BENCE VIOLAA high-quality genome sequence obtained from a female Neanderthal toe bone reveals that the individual’s parents were close relatives and that such inbreeding was prevalent among her recent ancestors, according to a paper published today (December 18) in Nature. But the sequence also reveals that interbreeding occurred between Neanderthals and other hominin groups, including early modern humans.
“Did humans evolve like a constantly branching tree? A lot of people think so,” said Milford Wolpoff, a professor of anthropology at the University of Michigan, who was not involved in the study. “But there’s also been this thread of thought, by some people like me, that humans evolved more like a network, where there are different populations and they split and sometimes they come back together and they mate.” The new toe bone sequence data, he said, is “really important because it’s giving us good evidence that there’s been constant interbreeding between different human groups all through prehistory.”
The toe bone was found in a cave in Denisova, Siberia, where the conditions for DNA preservation are near-perfect. “The cave year-round has an average temperature of zero degrees Celsius and that’s probably helping to contribute to the preservation,” explained John Hawks, a professor of anthropology at the University of Wisconsin, who also did not participate in the study.
Indeed, the toe bone and its DNA were so well preserved that it was possible to obtain sequence data that “is on the same level, as far as quality goes, as many other modern human genomes,” said Kay Prüfer, an evolutionary geneticist from the Max Planck Institute for Evolutionary Anthropology in Leipzig, Germany, who led the study. “For every position in the genome we have on average 50 fragments covering it, which is amazing,” he said. Just how amazing? Previously sequenced Neanderthal genomes have average coverages of 0.5 to 1.3.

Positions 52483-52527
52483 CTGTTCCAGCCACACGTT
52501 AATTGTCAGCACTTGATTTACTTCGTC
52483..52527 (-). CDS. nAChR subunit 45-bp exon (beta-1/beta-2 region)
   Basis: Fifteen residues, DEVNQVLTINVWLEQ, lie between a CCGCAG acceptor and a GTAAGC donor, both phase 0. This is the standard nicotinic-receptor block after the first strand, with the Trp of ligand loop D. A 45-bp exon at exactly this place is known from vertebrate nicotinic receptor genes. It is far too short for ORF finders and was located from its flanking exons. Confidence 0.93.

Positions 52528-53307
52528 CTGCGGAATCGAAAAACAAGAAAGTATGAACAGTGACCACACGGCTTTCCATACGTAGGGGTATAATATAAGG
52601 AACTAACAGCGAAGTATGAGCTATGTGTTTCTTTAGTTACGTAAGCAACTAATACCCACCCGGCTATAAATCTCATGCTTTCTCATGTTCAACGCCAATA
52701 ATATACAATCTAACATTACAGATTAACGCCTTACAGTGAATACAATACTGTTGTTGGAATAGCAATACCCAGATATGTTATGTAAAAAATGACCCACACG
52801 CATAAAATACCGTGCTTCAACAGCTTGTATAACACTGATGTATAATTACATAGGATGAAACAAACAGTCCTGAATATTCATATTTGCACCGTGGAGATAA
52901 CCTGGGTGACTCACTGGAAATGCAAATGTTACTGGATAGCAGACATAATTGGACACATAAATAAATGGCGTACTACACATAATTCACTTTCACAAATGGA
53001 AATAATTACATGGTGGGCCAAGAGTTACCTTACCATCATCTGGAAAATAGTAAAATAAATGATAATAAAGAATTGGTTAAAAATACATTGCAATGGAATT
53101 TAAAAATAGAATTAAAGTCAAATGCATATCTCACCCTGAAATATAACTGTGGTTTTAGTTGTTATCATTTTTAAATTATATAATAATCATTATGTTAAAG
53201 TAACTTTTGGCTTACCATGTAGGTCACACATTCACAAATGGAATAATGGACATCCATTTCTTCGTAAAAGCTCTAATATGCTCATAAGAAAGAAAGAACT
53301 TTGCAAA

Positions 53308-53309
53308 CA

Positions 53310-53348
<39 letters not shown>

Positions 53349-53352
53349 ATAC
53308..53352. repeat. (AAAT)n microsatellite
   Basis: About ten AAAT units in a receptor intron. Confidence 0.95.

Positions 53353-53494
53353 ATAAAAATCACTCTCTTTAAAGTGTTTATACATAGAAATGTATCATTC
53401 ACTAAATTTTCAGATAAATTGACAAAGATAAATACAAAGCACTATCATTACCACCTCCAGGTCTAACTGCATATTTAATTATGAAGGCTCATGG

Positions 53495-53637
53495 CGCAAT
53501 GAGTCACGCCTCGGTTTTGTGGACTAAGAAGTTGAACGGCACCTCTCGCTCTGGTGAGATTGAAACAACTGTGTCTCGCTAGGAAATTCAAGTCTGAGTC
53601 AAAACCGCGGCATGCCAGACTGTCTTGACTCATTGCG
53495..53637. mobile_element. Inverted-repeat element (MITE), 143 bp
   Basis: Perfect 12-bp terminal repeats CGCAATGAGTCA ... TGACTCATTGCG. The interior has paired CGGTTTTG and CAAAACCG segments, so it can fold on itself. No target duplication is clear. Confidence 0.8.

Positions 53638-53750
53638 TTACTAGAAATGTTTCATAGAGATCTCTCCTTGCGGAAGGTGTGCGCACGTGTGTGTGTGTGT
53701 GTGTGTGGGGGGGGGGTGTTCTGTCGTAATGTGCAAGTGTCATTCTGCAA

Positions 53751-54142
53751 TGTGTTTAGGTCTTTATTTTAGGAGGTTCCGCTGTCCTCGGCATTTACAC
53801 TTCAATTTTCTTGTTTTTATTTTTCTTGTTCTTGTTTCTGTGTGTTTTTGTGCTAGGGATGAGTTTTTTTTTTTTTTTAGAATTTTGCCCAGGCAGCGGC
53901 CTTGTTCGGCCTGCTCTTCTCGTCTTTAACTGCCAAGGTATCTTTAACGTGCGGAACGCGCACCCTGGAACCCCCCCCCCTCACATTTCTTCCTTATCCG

Also amazing, was the fact that the toe bone was Neanderthal at all. Previous bone and tooth samples found in the cave had yielded high-quality DNA sequences identified as belonging to a new and different group of hominins called the Denisovans, who were named after the location. “We were expecting that it [the toe] would be another Denisovan,” said Prüfer, “but, to our surprise, it wasn’t.”
Another surprise followed. The high degree of coverage allowed the team to observe subtle sequence differences that were present in the maternal and paternal copies of the chromosomes. But “what we actually saw was that there are long stretches where the two copies of the chromosomes were actually very, very similar,” said Prüfer, “and that essentially means that the two parents must have been closely related.” From the team’s calculations, the parents were likely half siblings, an uncle and niece, or similar. And further sequence analysis indicated that inbreeding had been typical among the individual’s recent ancestors. In fact, the level of variation “was among the lowest observed for any organism,” Prüfer said.
Despite the high degree of inbreeding that took place in the family of this particular Neanderthal—named the Altai Neanderthal—there was also evidence that Neanderthals in general interbred with other hominin groups. The team compared the genomes of the Altai Neanderthal, a Denisovan, a number of modern humans, and Neanderthals from Croatia and the Caucasus mountains, and confirmed earlier indications that modern humans contain both Neanderthal and Denisovan DNA.
They also showed that Denisovans contained both Neanderthal DNA sequences—most similar to that from the Altai Neanderthal—and sequences absent from Neanderthals and modern humans, which thus appear to have come from an unknown archaic hominin group.
“The general picture is that we have lots of different admixtures. So we see that any type of human group . . . seems to have some exchange of [genetic] material with another group,” Prüfer said.
Besides revealing the complexities of ancient hominin mating habits, the high-quality Neanderthal and Denisovan genomes should also help scientists better understand modern humans, said Prüfer. “We can now ask: What are the variants on the human lineage that are definitely new and that we all have and. . . that enabled us to do certain things that Neanderthals and Denisovans didn’t accomplish, including growing to now seven billion people, living all over the planet, and having airplanes to go from A to B? If there is some genetic basis to that, then it is hidden in these changes,” he said.
The good news, said Hawks, is that such genetic changes are few. “There is not that much that sets modern humans apart from these ancient people . . . and that’s a pretty cool message,” he said.
K. Prüfer et al., “The complete genome sequence of a Neanderthal from the Altai Mountains,” Nature, doi:10.1038/nature12886, 2013.